The Wild scored 257 goals in 2017-18 and fell to 211 this season. No coincidently, their top two goal-scorers of 2017-18 had big drop-offs this year. Eric Staal went from 42 goals to 22, while Jason Zucker fell from 33 to 21. Can both return to their previous form? Star Tribune Wild beat writer Sarah McLellan and Puck Drop editor Randy Johnson discuss.
Randy: With the Wild ranking 27th in goals this season, the team will need help to return to the playoffs, let alone offering a more entertaining product, especially at home. General Manager Paul Fenton doesn’t have a magic wand to fix this overnight, so improvement in-house is needed. That starts with Staal and Zucker. For Staal, the biggest enemy is Father Time. He’ll be 35 before the season’s first month ends, and when you look at his history, a repeat of his 42-goal season of 2017-18 isn’t likely. Staal averaged 38.3 goals in his prime years of 2005-06 to 2008-09, but since 2011-12 he didn’t reach 30 goals until that 42-goal mark. A season in the mid-to-upper 20s is more realistic.
As for Zucker, age isn’t as big of a concern. But will the 27-year-old still be with the team next fall? He nearly was traded to Calgary at the deadline.
Sarah: That’s one of the most intriguing questions surrounding the Wild this offseason. It’s certainly possible Zucker ends up as the poster boy for the next chapter of the shakeup. But a case could be made to keep him. Zucker is in position for a bounce-back season, and he’s made it clear he expects to be a 30-goal scorer. He’s reached the 20-goal plateau in four of the five seasons he’s been a regular with the team, and the last time his output sagged he responded by establishing a career-high. What’s also been a strength of Zucker’s is his production at even strength. Of those 21 goals, only seven came on the power play. Since 2014-15, Zucker has 91 even-strength goals – which is tops for the Wild. And after the team managed just 141 goals at 5-on-5 this past season, which was 28th in the NHL, it needs all the help it can get in that area.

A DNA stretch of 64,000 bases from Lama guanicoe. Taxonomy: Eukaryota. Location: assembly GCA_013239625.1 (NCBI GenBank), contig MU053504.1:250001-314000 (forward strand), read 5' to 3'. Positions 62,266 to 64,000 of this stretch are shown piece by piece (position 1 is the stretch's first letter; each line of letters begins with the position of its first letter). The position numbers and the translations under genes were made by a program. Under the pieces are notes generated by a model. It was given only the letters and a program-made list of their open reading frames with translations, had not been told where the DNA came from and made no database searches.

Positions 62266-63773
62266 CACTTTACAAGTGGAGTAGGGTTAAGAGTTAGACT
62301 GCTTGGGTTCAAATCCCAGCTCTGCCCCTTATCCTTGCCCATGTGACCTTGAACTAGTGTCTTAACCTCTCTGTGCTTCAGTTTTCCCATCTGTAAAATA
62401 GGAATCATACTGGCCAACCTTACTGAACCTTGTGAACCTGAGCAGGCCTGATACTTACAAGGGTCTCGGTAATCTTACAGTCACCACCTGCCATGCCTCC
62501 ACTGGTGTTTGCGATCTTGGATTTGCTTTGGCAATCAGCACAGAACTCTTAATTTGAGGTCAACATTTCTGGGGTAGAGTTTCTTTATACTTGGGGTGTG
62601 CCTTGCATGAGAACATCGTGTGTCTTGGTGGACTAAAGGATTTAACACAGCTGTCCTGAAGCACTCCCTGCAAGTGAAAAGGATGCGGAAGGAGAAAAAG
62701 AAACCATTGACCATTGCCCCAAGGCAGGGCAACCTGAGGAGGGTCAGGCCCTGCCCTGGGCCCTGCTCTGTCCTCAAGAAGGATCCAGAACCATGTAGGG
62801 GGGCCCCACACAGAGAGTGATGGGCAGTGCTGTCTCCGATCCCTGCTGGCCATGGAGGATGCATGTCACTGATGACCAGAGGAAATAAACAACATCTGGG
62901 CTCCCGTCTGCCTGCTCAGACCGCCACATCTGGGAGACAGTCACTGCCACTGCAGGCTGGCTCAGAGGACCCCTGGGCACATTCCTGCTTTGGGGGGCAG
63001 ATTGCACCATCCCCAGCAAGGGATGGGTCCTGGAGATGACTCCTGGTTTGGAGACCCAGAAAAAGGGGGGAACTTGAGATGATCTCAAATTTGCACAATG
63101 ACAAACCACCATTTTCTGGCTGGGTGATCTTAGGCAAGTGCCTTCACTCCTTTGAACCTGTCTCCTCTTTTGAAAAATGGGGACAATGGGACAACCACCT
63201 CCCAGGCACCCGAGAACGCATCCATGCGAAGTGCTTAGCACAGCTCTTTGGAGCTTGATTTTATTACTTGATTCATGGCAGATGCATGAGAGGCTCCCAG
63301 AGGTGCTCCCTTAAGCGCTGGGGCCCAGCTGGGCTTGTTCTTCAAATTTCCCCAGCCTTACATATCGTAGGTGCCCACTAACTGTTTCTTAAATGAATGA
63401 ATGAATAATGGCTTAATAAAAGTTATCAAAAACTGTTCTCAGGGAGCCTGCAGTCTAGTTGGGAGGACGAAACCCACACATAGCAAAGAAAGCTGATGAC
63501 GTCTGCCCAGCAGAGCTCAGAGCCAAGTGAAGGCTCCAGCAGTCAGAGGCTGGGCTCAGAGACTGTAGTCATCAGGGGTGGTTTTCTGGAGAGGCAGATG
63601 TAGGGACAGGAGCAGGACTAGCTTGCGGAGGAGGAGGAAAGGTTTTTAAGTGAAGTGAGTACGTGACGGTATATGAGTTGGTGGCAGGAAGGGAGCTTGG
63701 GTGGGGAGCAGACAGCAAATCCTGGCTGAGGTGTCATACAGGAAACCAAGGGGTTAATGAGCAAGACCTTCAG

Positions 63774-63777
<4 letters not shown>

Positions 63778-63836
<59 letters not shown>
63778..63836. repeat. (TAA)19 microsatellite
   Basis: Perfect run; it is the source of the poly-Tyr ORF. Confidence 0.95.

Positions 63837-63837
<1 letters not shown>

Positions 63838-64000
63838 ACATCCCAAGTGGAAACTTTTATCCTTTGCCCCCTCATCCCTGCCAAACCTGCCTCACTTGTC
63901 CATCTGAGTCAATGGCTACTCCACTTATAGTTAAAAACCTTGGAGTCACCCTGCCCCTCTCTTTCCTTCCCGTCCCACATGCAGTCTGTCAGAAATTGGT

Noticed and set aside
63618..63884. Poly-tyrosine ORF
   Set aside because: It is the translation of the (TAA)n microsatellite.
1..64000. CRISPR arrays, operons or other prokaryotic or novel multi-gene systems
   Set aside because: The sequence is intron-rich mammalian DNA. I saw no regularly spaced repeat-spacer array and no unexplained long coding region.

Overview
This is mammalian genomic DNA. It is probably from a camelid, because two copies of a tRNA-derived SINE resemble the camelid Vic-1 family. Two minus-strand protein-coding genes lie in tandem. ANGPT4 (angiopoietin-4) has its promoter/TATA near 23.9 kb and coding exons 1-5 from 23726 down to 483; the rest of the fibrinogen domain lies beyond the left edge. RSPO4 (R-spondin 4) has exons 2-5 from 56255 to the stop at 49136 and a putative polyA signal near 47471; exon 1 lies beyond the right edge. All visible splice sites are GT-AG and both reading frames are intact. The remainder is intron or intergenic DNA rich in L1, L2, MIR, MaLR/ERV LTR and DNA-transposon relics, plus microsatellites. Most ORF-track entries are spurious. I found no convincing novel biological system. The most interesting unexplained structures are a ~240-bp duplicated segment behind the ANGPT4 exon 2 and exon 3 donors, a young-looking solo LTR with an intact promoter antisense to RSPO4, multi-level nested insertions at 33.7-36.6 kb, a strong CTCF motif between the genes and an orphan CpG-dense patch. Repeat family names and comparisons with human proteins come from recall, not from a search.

Randy: I would hope that if Zucker is moved, the return would be much better than we’ve seen with the Niederreiter and Granlund deals this winter. And I’m in favor of keeping a four-time 20-goal scorer who’s reached 33 and should enter the season hungry to atone. Will Zucker get back to that 30-goal level? I’m willing to take the chance that he does, without knowing the type of assets that GM Paul Fenton would receive in return.
Sarah: Still, this is a team primed to receive some external help. Maybe another trade brings in a proven scorer, or it’s possible that player arrives via free agency. The Wild will have plenty of money to spend after creating flexibility with its in-season moves. But it seems like both -- in-house improvement and additional assistance -- is what the team needs to boost the offense. And if that doesn’t happen, the Wild could be facing another non-playoff finish.